The first article, from the UK’s Telegraph, is titled: “Screw cap wine blamed for loss of forest in new campaign to revive traditional cork,” with a sub-heading claiming “The fashion for screw cap wines among the middle classes is destroying forests and could lead the to the extinction of one of the world’s rarest wildcats, ecologists claim.” Um, can you say scare tactic? I am all in favor of preserving the environment, and I would be happy to continue to purchase wines with corks (which I do when I have to), but I’m certainly not going to demand the closure until something is done to fix the problem of cork taint.

I know that corks are take less energy to produce, are much easier to recycle, are biodegradable and are much more earth friendly. I am also aware that cork forests are integral to natural wildlife and I have no wish contribute to their destruction. But being told that buying a bottle of wine in a screw cap is in fact doing just that… well, it’s just plain dumb. Dr. Vino’s blog yesterday pointed out this fact in a much more amusing way…

The emergence of screw caps on quality wine was a result of poor quality corks and the prevalence of TCA, or cork taint. Some say that the movement to screw caps started in Australia and New Zealand because, as the newer wine regions, they were getting the bottom-of-the-barrel corks and had more issues with TCA. Whatever the reason, the screw cap was widely adopted by winemakers wishing to preserve their wine, and has increasingly been embraced by the consumer. And I seriously doubt, as the UK article claims, that they embraced it only for convenience sake.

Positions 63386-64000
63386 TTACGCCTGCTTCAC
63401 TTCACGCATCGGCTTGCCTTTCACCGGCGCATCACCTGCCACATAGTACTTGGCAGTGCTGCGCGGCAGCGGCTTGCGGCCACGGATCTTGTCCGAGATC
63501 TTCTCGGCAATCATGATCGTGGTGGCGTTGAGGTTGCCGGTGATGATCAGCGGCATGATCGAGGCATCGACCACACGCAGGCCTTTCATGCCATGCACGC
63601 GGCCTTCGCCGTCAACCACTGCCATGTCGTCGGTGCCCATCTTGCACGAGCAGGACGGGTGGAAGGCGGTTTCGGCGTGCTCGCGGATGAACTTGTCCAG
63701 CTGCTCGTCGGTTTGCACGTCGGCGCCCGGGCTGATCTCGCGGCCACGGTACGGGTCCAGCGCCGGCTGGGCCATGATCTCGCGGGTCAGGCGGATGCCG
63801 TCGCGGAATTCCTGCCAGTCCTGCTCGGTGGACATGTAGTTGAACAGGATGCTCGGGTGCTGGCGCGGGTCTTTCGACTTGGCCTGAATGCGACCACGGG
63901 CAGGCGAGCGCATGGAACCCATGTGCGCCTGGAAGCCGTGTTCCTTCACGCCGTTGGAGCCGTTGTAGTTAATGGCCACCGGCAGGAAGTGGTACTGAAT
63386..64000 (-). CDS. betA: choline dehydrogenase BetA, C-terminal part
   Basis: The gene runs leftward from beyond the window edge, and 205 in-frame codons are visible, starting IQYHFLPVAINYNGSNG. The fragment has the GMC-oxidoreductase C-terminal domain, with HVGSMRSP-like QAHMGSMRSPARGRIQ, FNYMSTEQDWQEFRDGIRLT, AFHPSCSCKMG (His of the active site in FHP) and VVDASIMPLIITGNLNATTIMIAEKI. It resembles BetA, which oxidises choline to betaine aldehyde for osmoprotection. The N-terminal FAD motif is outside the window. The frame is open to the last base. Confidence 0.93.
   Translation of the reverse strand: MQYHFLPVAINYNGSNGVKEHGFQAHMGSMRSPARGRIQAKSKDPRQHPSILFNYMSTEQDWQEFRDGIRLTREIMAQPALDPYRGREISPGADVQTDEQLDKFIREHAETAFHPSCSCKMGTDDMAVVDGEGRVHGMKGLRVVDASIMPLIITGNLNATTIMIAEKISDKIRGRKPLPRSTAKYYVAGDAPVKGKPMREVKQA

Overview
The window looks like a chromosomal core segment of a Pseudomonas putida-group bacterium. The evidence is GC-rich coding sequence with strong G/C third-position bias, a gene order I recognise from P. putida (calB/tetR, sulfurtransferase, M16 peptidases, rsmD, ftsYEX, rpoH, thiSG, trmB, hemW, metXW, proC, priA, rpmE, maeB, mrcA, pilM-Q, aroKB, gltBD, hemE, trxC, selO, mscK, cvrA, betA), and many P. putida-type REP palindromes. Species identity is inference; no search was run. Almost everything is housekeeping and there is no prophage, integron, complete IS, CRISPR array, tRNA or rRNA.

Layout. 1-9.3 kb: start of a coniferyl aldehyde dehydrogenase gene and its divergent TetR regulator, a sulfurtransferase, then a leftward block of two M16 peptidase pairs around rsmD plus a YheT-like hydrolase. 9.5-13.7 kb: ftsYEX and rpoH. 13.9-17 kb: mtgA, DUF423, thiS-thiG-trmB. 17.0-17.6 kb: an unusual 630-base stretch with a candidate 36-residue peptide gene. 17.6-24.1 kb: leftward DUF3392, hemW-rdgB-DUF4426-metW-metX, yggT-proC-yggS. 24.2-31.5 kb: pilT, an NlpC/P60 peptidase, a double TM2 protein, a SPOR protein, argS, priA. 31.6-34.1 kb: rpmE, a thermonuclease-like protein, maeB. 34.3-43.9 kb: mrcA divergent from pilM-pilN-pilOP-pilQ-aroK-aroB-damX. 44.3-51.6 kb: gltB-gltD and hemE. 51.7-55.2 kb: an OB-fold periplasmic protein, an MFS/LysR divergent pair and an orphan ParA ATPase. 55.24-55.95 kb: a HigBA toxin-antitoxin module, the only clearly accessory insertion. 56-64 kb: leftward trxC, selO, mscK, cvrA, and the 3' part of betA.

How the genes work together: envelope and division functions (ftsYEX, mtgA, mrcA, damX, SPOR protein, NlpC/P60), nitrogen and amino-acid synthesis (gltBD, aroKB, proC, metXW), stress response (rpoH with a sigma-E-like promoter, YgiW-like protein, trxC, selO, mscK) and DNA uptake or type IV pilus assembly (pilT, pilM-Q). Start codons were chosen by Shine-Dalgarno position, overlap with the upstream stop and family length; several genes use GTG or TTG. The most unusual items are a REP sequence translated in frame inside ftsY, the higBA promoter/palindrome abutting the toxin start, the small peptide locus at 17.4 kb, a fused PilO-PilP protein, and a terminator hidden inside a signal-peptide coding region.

If you look at the numbers, the cork industry claims TCA is in 1-2 percent of all corks, while other estimates range from 1 to 15 percent. Percentages are hard to garner, too, since individual thresholds for TCA vary. My husband and I are very sensitive to cork taint and sadly find that about one out of every 12 bottles we open is corked. That’s one bottle per case. Not all consumers find this, often because they are unable to detect a corked wine – cork taint is a continuum, and at its lowest, the wine can just be muted rather than smelly, and customers may just think they are drinking a mediocre bottle of wine. Winemakers and wineries fed up with the consumer not receiving the product they had put in the bottle turned to alternative closures.

Now, I am NOT a fan of synthetic corks. And I know screw caps have their own issues, but what other industry do you know that allows an average 5% (and I’m figuring low here in my experience) failure in its products? When you purchase your wine, you should be assured that what you are getting is what the winemaker or winery intends for you to have. I realize that wine is a living thing and it evolves and changes in the bottle. But changes that come from a cork do not always improve the wine. Sometimes they destroy it.